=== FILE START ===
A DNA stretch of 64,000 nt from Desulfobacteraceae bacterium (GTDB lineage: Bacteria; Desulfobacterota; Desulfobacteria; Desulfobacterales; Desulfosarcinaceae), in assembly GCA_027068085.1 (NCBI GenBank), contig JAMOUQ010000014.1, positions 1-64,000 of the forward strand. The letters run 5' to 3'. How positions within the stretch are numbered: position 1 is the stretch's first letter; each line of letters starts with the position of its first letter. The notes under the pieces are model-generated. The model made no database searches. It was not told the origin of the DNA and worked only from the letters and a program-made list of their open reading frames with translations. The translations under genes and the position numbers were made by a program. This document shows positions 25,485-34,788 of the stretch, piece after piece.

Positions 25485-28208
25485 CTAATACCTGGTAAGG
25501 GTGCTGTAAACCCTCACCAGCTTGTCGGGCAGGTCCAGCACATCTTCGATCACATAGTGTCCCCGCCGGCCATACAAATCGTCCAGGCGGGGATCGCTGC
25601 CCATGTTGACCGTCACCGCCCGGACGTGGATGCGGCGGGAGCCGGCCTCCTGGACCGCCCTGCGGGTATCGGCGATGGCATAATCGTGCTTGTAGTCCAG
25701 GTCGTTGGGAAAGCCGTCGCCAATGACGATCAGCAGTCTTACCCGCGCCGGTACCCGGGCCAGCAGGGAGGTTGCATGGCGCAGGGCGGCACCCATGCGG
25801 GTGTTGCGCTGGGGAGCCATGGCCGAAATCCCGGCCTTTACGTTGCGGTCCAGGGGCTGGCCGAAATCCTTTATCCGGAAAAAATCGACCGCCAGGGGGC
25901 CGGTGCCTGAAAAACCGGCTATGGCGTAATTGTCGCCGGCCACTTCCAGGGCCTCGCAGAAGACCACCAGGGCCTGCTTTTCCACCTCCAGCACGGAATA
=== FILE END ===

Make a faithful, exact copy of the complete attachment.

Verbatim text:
A DNA stretch of 64,000 nt from Desulfobacteraceae bacterium (GTDB lineage: Bacteria; Desulfobacterota; Desulfobacteria; Desulfobacterales; Desulfosarcinaceae), in assembly GCA_027068085.1 (NCBI GenBank), contig JAMOUQ010000014.1, positions 1-64,000 of the forward strand. The letters run 5' to 3'. How positions within the stretch are numbered: position 1 is the stretch's first letter; each line of letters starts with the position of its first letter. The notes under the pieces are model-generated. The model made no database searches. It was not told the origin of the DNA and worked only from the letters and a program-made list of their open reading frames with translations. The translations under genes and the position numbers were made by a program. This document shows positions 25,485-34,788 of the stretch, piece after piece.

Positions 25485-28208
25485 CTAATACCTGGTAAGG
25501 GTGCTGTAAACCCTCACCAGCTTGTCGGGCAGGTCCAGCACATCTTCGATCACATAGTGTCCCCGCCGGCCATACAAATCGTCCAGGCGGGGATCGCTGC
25601 CCATGTTGACCGTCACCGCCCGGACGTGGATGCGGCGGGAGCCGGCCTCCTGGACCGCCCTGCGGGTATCGGCGATGGCATAATCGTGCTTGTAGTCCAG
25701 GTCGTTGGGAAAGCCGTCGCCAATGACGATCAGCAGTCTTACCCGCGCCGGTACCCGGGCCAGCAGGGAGGTTGCATGGCGCAGGGCGGCACCCATGCGG
25801 GTGTTGCGCTGGGGAGCCATGGCCGAAATCCCGGCCTTTACGTTGCGGTCCAGGGGCTGGCCGAAATCCTTTATCCGGAAAAAATCGACCGCCAGGGGGC
25901 CGGTGCCTGAAAAACCGGCTATGGCGTAATTGTCGCCGGCCACTTCCAGGGCCTCGCAGAAGACCACCAGGGCCTGCTTTTCCACCTCCAGCACGGAATA